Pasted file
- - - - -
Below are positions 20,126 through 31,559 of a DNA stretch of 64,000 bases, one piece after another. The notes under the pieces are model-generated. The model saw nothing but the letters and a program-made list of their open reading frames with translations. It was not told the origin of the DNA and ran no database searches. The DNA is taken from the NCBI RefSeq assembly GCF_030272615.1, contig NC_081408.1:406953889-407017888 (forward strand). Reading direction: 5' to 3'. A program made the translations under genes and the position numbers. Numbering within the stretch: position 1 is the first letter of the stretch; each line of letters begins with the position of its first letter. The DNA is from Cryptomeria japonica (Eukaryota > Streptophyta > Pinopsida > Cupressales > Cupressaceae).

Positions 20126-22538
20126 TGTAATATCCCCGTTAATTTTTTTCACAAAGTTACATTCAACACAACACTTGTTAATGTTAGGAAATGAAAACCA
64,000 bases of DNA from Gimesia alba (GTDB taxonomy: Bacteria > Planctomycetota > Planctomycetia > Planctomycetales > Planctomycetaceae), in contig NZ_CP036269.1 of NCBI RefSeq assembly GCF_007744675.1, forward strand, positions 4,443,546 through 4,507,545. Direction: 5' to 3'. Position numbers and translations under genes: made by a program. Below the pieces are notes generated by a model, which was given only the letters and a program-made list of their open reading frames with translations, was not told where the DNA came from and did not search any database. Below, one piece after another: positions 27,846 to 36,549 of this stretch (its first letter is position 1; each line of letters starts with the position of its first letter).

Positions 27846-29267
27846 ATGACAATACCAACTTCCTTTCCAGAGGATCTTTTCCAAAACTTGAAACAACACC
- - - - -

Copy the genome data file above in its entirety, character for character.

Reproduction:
Below are positions 20,126 through 31,559 of a DNA stretch of 64,000 bases, one piece after another. The notes under the pieces are model-generated. The model saw nothing but the letters and a program-made list of their open reading frames with translations. It was not told the origin of the DNA and ran no database searches. The DNA is taken from the NCBI RefSeq assembly GCF_030272615.1, contig NC_081408.1:406953889-407017888 (forward strand). Reading direction: 5' to 3'. A program made the translations under genes and the position numbers. Numbering within the stretch: position 1 is the first letter of the stretch; each line of letters begins with the position of its first letter. The DNA is from Cryptomeria japonica (Eukaryota > Streptophyta > Pinopsida > Cupressales > Cupressaceae).

Positions 20126-22538
20126 TGTAATATCCCCGTTAATTTTTTTCACAAAGTTACATTCAACACAACACTTGTTAATGTTAGGAAATGAAAACCA
64,000 bases of DNA from Gimesia alba (GTDB taxonomy: Bacteria > Planctomycetota > Planctomycetia > Planctomycetales > Planctomycetaceae), in contig NZ_CP036269.1 of NCBI RefSeq assembly GCF_007744675.1, forward strand, positions 4,443,546 through 4,507,545. Direction: 5' to 3'. Position numbers and translations under genes: made by a program. Below the pieces are notes generated by a model, which was given only the letters and a program-made list of their open reading frames with translations, was not told where the DNA came from and did not search any database. Below, one piece after another: positions 27,846 to 36,549 of this stretch (its first letter is position 1; each line of letters starts with the position of its first letter).

Positions 27846-29267
27846 ATGACAATACCAACTTCCTTTCCAGAGGATCTTTTCCAAAACTTGAAACAACACC